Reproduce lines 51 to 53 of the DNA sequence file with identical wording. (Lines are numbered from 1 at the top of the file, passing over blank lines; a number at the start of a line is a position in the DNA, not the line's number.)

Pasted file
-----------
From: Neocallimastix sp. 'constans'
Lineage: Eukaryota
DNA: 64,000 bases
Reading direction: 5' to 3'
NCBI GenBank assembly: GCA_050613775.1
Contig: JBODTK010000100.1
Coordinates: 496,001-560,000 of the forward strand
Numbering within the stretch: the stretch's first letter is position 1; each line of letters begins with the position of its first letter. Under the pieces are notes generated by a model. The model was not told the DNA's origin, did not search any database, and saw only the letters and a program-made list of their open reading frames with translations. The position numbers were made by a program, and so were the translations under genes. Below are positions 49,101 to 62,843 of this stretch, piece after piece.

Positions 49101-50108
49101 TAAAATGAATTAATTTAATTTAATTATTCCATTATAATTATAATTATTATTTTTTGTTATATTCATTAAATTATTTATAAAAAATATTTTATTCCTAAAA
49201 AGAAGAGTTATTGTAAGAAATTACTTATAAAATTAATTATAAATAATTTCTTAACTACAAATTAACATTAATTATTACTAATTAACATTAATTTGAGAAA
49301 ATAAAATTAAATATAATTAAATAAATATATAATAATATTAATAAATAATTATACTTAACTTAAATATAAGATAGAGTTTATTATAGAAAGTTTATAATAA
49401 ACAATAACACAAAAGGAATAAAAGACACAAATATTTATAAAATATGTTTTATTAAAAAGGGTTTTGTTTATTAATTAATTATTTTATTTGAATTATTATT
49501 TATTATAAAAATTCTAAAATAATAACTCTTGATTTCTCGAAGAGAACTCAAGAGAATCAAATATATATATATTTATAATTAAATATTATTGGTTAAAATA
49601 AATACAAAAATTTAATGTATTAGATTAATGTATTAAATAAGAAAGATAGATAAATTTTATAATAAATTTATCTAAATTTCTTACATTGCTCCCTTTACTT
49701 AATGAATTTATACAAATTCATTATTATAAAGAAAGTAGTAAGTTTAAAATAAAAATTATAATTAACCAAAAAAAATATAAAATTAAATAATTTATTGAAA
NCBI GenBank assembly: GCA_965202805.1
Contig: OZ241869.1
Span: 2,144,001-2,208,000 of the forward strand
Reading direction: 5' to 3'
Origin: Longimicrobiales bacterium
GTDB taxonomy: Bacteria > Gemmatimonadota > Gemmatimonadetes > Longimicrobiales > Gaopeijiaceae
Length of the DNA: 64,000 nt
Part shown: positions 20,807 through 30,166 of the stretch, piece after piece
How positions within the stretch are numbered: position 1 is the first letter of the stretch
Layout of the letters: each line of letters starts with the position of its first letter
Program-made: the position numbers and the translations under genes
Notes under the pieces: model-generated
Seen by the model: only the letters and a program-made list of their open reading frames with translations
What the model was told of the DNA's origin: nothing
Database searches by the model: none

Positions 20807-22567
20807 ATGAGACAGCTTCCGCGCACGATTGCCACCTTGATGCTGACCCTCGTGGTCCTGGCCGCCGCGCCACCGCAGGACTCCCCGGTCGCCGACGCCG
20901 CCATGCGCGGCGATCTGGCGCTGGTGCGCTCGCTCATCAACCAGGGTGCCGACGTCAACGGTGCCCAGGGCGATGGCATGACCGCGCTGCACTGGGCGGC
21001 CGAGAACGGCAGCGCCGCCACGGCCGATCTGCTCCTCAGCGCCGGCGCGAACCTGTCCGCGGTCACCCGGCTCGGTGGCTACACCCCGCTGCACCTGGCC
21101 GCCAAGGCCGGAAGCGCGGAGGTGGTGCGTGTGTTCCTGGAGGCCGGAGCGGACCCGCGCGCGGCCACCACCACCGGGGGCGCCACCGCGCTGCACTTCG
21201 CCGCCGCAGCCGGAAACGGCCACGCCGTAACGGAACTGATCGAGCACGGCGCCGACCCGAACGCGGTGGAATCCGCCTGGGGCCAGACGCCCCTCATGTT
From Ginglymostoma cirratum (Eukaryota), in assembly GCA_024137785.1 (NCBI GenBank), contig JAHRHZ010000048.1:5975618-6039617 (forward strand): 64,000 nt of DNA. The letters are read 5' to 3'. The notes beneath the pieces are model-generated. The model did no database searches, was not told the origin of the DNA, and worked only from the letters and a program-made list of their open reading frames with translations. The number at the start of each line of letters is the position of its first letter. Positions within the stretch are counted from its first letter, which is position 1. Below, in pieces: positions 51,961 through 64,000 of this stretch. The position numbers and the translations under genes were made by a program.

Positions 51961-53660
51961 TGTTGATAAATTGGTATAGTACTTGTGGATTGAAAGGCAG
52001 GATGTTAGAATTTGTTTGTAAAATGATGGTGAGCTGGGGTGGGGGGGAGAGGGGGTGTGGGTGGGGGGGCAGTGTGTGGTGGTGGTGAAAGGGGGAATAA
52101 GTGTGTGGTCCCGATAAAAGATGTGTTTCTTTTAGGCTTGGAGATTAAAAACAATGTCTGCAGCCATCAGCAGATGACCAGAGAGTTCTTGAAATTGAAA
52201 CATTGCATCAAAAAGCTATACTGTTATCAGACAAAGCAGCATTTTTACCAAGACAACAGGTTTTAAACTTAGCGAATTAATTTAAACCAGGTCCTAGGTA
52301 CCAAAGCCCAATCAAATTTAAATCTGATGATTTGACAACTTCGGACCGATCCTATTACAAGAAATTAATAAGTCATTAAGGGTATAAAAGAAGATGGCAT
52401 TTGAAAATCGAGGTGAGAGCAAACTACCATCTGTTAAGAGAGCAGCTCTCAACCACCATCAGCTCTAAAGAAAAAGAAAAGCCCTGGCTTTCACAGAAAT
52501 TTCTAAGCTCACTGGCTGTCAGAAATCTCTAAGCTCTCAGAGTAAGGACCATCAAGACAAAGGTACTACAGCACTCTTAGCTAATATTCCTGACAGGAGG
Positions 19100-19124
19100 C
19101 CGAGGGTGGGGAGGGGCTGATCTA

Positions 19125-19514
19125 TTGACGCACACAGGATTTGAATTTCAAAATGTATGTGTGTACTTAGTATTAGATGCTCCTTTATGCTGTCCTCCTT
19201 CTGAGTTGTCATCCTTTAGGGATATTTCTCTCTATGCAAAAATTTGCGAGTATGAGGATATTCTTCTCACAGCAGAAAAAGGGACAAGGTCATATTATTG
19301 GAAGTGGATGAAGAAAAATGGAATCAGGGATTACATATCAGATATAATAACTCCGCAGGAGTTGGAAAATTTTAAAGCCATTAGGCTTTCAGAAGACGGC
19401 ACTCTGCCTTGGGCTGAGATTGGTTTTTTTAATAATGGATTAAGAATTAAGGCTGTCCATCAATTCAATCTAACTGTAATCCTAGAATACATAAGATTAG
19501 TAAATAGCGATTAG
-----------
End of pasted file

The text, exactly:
19125 TTGACGCACACAGGATTTGAATTTCAAAATGTATGTGTGTACTTAGTATTAGATGCTCCTTTATGCTGTCCTCCTT
19201 CTGAGTTGTCATCCTTTAGGGATATTTCTCTCTATGCAAAAATTTGCGAGTATGAGGATATTCTTCTCACAGCAGAAAAAGGGACAAGGTCATATTATTG
19301 GAAGTGGATGAAGAAAAATGGAATCAGGGATTACATATCAGATATAATAACTCCGCAGGAGTTGGAAAATTTTAAAGCCATTAGGCTTTCAGAAGACGGC